When Moll Flanders was published in 1722, most reactions to it focused on one of two points: which of the numerous infamous female pickpockets of the day Defoe was writing about when he created Moll, or the base nature of the story itself. On the latter count, a famous anonymous couplet, appearing in a 1729 edition of The Flying Post; or Weekly Medley, indicated that only members of the lower classes were reading Defoe’s hugely popular book:
Down in the kitchen, honest Dick and Doll Are studying Colonel Jack and Flanders Moll.
However, many have pointed out that, given the popularity of the work, more than just servants were buying copies of the novel. As to its reception and popularity, Maximillian Novak points out in The Dictionary of Literary Biography, “Although there were numerous chapbook versions of Moll Flanders, it was not the kind of work that was sufficiently ‘polite’ or proper for either the eighteenth or for most of the nineteenth century.”
According to Edward H. Kelly in his foreword to the Norton Critical Edition of Moll Flanders, “the novel was often dismissed by nineteenthcentury critics and biographers as unimportant, ‘secondary,’ or immoral.” Two critics of the nineteenth century found little to like about Defoe and his Moll Flanders. W. C. Roscoe in an 1856 issue of the National Review condemns Defoe for writing with little imagination and with too few attempts to delve into the interiors of his characters. Roscoe charges that Defoe “abides in the concrete; he has no analytical perception whatever. Never was there a man to whom a yellow primrose was less or anything more than a yellow primrose.” Specifically about Moll, Roscoe writes, “We must use our own insight and judgment if we wish to know what really was the interior character of Moll Flanders, just as we must have done had we met her in life—not altogether a pleasant sort of person.” Leslie Stephen, writing in his book Hours in a Library, picks up on Roscoe’s sentiments, writing that Defoe accumulates merely facts in many of his novels, and that the story of Moll Flanders should not claim “any higher interest than that which belongs to the ordinary police report, given with infinite fulness and vivacity of detail.”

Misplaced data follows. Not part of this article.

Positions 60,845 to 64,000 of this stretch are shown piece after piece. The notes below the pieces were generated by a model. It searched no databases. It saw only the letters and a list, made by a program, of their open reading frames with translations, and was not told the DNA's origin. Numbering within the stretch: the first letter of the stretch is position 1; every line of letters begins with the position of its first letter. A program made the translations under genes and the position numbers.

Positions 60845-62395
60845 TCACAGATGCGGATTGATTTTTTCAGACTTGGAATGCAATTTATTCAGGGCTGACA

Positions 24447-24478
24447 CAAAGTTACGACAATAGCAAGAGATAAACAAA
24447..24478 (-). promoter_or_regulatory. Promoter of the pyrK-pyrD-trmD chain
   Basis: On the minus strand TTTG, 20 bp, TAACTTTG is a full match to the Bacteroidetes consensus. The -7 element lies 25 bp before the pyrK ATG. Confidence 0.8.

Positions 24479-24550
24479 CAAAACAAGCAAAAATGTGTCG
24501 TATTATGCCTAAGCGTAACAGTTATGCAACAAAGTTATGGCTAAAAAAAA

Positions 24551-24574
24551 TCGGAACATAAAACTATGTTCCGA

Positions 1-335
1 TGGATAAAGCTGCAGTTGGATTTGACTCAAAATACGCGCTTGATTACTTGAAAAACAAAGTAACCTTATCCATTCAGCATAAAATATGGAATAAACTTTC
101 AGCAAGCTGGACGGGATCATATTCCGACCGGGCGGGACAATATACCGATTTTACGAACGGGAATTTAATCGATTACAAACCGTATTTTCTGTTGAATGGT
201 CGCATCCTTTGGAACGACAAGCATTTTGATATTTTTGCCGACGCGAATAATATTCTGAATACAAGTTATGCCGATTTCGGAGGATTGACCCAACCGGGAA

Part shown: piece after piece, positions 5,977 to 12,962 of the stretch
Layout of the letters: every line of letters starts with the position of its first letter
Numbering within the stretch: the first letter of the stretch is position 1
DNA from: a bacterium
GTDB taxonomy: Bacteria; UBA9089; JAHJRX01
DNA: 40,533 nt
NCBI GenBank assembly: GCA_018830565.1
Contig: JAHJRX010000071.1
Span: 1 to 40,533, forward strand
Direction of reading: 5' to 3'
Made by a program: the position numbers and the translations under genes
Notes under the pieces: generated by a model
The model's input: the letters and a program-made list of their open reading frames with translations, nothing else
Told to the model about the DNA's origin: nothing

Twentieth-century critics are considerably kinder to Defoe, possibly because of the passing of the Victorian Age and the introduction of less rigid concepts about the inclusion of sex and antisocial behavior in literature. Virginia Woolf was the daughter of the critic Leslie Stephen, and her impressions of Moll Flanders could not have been more different than her father’s. In The Common Reader , Woolf praises Defoe’s “peculiar genius” for creating a complicated “woman of her own account.” And she directly confronts her father’s earlier charge that Defoe was a writer little...
(The entire section is 712 words.)